By Clay Newcomb
Hunters have some relevant questions that need to be answered about bear home ranges. Do bear home ranges overlap? If you saw a giant bear in the summer near where you hunt, will he be there in the fall? Could a big bear that you’ve got pictures of on your hunting lease get killed 25 miles away? Are bears territorial? These are some questions we’ll seek to address in this article. Hunters often misunderstand bear home ranges, and make inaccurate assumptions about bears. Knowing more about your quarry will ultimately make you a better hunter, and understanding how bears utilize the landscape is important. The essence of hunting is finding game and getting close to it. Understanding the basics of bear home ranges will give us a better idea of what bruins are doing, how much they are traveling throughout the year and at different times of the year.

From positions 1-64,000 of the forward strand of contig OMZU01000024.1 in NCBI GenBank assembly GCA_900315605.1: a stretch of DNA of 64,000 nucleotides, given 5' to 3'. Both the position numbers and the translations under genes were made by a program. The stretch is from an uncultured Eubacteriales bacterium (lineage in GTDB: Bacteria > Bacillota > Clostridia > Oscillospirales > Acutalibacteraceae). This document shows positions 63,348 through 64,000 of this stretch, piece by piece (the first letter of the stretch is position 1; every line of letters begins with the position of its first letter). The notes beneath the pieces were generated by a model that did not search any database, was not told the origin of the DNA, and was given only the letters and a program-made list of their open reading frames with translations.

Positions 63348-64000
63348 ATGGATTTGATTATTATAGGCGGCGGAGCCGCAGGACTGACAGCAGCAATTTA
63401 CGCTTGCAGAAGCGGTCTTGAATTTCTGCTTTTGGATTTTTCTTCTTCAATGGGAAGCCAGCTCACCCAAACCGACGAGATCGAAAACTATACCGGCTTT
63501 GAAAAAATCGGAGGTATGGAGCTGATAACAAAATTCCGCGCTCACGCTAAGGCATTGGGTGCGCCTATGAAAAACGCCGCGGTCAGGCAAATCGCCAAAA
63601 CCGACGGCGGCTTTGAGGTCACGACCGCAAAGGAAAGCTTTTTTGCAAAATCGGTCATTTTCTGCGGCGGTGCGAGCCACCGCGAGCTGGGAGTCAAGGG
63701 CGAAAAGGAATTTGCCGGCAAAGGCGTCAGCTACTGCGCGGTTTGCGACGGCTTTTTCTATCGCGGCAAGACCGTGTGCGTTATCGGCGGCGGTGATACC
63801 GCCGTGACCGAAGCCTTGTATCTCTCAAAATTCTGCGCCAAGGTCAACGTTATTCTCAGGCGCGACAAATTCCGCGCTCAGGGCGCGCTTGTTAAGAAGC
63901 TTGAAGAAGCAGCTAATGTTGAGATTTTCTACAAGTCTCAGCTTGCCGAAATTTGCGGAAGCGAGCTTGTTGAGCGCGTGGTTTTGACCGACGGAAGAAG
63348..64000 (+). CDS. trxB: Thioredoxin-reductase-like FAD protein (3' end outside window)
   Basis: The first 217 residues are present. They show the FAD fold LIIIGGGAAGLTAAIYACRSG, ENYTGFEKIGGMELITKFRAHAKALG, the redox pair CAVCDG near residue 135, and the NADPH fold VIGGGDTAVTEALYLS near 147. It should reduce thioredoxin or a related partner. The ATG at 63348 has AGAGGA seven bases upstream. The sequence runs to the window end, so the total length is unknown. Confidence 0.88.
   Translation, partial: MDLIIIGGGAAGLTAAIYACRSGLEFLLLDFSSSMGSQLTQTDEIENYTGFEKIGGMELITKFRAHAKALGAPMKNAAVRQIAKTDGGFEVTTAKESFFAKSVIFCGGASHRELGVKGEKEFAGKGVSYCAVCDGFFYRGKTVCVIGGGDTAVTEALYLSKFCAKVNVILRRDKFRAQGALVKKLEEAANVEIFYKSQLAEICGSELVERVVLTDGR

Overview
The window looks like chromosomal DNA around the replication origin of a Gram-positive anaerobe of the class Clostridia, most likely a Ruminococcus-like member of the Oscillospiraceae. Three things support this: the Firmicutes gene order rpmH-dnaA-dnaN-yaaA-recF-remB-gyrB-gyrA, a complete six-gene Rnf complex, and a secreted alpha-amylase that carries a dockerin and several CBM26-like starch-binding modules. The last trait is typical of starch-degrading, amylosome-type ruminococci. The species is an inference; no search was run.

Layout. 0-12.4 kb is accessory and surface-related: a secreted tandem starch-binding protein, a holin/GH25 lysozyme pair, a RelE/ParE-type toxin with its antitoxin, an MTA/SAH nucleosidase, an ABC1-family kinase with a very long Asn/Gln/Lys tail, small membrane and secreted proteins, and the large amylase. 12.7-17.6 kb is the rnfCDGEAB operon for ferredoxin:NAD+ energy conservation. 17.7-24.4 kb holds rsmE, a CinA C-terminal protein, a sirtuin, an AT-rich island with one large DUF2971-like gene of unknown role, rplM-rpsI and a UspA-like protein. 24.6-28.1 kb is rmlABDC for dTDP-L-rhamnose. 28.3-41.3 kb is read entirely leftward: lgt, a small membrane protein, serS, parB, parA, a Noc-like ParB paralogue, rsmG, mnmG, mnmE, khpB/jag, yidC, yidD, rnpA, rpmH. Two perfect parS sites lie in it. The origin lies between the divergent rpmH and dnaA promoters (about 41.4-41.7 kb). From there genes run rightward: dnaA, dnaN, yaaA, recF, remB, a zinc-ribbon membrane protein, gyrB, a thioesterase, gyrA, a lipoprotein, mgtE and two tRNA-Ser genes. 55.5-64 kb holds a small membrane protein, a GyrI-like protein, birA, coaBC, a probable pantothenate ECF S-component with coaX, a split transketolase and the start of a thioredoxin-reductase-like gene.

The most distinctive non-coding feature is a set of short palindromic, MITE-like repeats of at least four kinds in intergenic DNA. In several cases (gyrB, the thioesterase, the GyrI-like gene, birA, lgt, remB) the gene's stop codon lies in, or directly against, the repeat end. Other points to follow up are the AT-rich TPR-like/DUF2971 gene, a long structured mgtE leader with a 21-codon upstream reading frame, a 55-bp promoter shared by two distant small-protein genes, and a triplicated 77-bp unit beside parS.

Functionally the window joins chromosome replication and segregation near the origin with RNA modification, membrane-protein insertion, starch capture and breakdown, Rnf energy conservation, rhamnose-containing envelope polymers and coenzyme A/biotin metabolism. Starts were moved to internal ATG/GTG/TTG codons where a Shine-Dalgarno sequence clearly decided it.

Biologists consider home range to be the area in which an animal lives and moves on a daily or periodical basis. This range would include the widest points of travel in a given year. A home range includes “core” areas where the bear spends more time, and fringe areas where the bear spends less time. Roger A. Powell of the University of North Carolina did a study on bear home ranges in the southern Appalachian Mountains. He noted that bear home ranges, though they may seem large, are used unevenly. There are multiple centers of activity in the range that clearly the bear prefers over other areas. These areas are the core areas of a bear’s home range.